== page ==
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Perl v5.6.1 looking for .pmc files

by ruscoekm (Monk)
on Oct 22, 2002 at 14:01 UTC ( #207078=perlquestion: print w/ replies, xml ) Need Help??
ruscoekm has asked for the wisdom of the Perl Monks concerning the following question:

Hi All. I have a fairly large Perl program (approx. 150 classes) and have been spending some time trying to speed it up (particularly startup time). I noticed from the output of strace -c that there were 600 stat64 calls, out of which 512 got ENOENT. Just about all of these failed stat64 calls were looking for foo.pmc (where foo corresponds to the name of a Perl module required by my program).

My Perl program is taking around 10secs to start up, of which 2-3 secs are spent in these stat64 calls.

Now, I am aware that PMC stands for Perl Magic Cookie in Perl6, but this is Perl5 :-) My next thought was that perhaps .pmc refers to a compiled version of a Perl module (that is, compiled with B::Bytecode). I could not find any documentation which verified this.

Does anybody know if Perl is indeed looking for compiled versions of required modules? If so, is there a way to disable this? Given that B::Bytecode is still experimental, it seems odd that this is the default behaviour. (Of course, I may have got entirely the wrong end of the stick :-)

Best wishes, Kevin

Comment on Perl v5.6.1 looking for .pmc files
Re: Perl v5.6.1 looking for .pmc files
by bluto (Curate) on Oct 22, 2002 at 16:03 UTC
    Check your filesystem. 2-3 seconds for 600 stats sounds awfully slow to me. On my AIX box I get around 1000 in about a tenth of a second. If you are running over NFS, your general performance could be slow.

    Also, it might be nice to see how quick your script starts up the *second* time (i.e. after filesystem info is cached).

    bluto

      Yes, it is very slow, thanks to a very slow network. That is why I am particularly concerned to reduce the number of such calls :-)

      Re running the program a second time, I did that. Should have mentioned this. No difference to number of stat64 calls, but then I would not expect any.

      My interest is really why Perl is looking for .pmc files in the first place.

      Cheers, Kevin

        I guess my point was that it seemed like you were trying to solve a problem related to a broken hardware environment by changing the way Perl does it's job. I don't envy you since it sounds like you can't install everything on a local disk, or use something like NFS mounts with cachefs.

        FWIW, the number of stat64 calls would not decrease, but even NFS should (I think) cache the results of these calls rather than going over the network, but I digress...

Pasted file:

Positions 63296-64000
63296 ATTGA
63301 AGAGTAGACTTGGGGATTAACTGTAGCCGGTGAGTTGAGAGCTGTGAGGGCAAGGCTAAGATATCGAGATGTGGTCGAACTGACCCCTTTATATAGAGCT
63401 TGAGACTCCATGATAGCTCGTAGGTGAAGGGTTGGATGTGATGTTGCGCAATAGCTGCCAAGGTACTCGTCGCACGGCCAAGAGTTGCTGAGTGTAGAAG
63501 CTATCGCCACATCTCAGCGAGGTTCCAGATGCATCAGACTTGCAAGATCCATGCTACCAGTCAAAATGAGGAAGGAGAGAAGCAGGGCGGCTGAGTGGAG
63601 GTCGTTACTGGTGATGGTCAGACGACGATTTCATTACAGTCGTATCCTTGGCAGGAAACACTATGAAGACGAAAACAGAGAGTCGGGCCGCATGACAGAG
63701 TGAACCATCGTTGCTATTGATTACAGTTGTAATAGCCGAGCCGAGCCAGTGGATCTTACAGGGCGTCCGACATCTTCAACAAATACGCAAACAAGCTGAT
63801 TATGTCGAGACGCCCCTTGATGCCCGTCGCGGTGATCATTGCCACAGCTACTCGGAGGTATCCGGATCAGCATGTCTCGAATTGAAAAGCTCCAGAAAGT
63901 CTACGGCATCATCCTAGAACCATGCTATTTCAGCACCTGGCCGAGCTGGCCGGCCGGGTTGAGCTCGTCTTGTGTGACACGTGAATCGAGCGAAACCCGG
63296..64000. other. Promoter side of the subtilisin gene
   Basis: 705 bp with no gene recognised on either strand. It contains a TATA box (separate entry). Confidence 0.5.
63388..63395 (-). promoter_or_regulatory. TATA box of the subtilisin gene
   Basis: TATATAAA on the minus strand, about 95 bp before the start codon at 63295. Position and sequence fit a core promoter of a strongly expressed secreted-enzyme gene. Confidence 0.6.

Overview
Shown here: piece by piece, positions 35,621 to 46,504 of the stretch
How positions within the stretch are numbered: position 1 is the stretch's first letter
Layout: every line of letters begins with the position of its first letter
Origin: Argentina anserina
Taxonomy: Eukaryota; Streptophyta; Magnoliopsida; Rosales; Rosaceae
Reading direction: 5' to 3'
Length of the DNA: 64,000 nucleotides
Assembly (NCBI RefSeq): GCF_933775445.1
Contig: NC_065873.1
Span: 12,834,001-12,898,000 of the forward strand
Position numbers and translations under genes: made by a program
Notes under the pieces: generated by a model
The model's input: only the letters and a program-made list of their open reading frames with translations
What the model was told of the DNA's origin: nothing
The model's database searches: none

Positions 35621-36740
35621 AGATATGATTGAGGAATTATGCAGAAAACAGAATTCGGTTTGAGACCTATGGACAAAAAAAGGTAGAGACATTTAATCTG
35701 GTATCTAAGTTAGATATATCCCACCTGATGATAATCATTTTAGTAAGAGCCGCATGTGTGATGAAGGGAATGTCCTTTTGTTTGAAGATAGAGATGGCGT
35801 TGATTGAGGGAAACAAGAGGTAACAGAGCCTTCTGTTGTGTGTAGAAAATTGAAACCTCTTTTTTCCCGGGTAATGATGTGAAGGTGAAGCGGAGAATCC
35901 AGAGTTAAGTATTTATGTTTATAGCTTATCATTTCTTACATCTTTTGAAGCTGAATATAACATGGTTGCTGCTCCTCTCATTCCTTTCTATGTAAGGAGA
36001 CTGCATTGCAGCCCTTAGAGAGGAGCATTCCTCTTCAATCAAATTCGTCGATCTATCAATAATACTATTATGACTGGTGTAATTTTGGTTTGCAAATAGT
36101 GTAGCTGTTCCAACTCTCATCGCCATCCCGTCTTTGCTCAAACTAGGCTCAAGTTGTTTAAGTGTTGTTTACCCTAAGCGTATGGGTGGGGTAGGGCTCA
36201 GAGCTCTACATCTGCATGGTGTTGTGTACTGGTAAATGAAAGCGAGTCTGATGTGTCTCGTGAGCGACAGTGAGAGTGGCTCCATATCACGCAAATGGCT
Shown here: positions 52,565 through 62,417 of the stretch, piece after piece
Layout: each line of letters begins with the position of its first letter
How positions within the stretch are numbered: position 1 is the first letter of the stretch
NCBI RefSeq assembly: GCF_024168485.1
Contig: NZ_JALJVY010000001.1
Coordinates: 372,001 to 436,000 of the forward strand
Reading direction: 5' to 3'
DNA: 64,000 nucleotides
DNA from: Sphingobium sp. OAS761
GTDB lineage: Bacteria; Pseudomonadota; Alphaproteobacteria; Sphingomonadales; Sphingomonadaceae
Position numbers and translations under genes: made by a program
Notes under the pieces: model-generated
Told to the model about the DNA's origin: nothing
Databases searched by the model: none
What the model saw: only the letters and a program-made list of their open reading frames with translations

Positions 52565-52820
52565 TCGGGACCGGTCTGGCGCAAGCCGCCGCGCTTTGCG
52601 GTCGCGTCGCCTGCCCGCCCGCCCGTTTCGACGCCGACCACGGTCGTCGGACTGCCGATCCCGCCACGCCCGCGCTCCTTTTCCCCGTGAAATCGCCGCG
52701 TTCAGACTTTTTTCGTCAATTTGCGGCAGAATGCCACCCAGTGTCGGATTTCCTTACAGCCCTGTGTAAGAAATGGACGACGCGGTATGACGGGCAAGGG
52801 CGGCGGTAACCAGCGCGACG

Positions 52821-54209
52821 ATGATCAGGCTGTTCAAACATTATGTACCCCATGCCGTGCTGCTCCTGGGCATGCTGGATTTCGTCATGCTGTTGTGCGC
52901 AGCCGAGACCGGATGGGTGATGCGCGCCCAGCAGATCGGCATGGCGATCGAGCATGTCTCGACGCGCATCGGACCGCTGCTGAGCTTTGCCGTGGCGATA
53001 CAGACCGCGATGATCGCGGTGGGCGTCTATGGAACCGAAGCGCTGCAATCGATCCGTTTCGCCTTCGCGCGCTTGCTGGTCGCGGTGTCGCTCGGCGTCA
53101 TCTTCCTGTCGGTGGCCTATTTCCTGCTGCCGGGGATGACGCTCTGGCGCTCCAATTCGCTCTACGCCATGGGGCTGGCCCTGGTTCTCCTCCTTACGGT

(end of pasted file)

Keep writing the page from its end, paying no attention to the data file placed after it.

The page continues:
bluto

Re: Perl v5.6.1 looking for .pmc files
by Fastolfe (Vicar) on Oct 22, 2002 at 16:17 UTC

    10 seconds to start up sounds about right if you have 150 modules you're loading and compiling also on modest hardware. Consider using Autoloader to load functions on demand instead of at startup to avoid some of that penalty. Also consider using Devel::DProf (run Perl with -d:DProf) and dprofpp to profile your code and see where perl is spending most of its time.

    A 'stat' call is common if Perl is using 'stat' to look through @INC trying to search for your modules. A given module will rarely be found in the very first place perl looks, so you're going to get a lot of these failed calls.

    Though I'm not really sure why it'd be looking for a .pmc and not .pm. I haven't heard anything about that. But still, as another poster mentioned, these calls should take almost no time whatsoever. I doubt these calls (failing or otherwise) are what's causing your performance woes.

      Hi

      Re Autoloader, I did consider it, but all of the modules are required, so I have to take the hit at some point. Admittedly, there is something to be said for spreading the pain a bit :-)

      Re DProf, I find it very useful for general tuning, but do not think it will help me diagnose compile time performance issues. I find strace more helpful for that.

      Re stat calls, I already set up @INC so that only the required dirs are on the path and the dirs are in decreasing order of used modules, in order to obtain the lowest number of open failures.

      Perl does not actually issue stat calls when looking for .pm files. It just issues open calls and gets ENOENT if they are not there. stat calls are issued for .pmc, .so and .bs files (there may be others). In my example, the vast majority of stat calls are for .pmc files.

      Re the stat calls not being the problem, I can see from the strace output that they are taking around three seconds, which is a significant part of the startup time.

      Cheers, Kevin

        I do not like part of my previous reply. It is not true to say that DProf is not useful for diagnosing compile time performance issues in general. I just do not think it is helpful to my particular issue.
Re: Perl v5.6.1 looking for .pmc files
by fglock (Vicar) on Oct 22, 2002 at 17:55 UTC

      Ha! Many thanks for digging that one out of the archives. Nick's comment that "The required stat()s on a sick NFS system are significant!" summed up my feelings exactly :-)

      By the sound of the subsequent mail chain, there should be a workaround in v5.8.1. Until then, I guess I will have to look for improvements elsewhere.

      Cheers, Kevin

      Bravo for finding this!

      I too wondered what the flap was with these .pmc stat calls, because the original question was well-asked.

      Sooo... instead you could speed things up by compiling the modules to bytecode using Module::Compile (okay, in theory).

        yes! except that the feature is more used nowadays to preprocess complex code into plain perl5, instead of bytecode. v6, for example, process perl6 source code into plain perl5 "pmcs".

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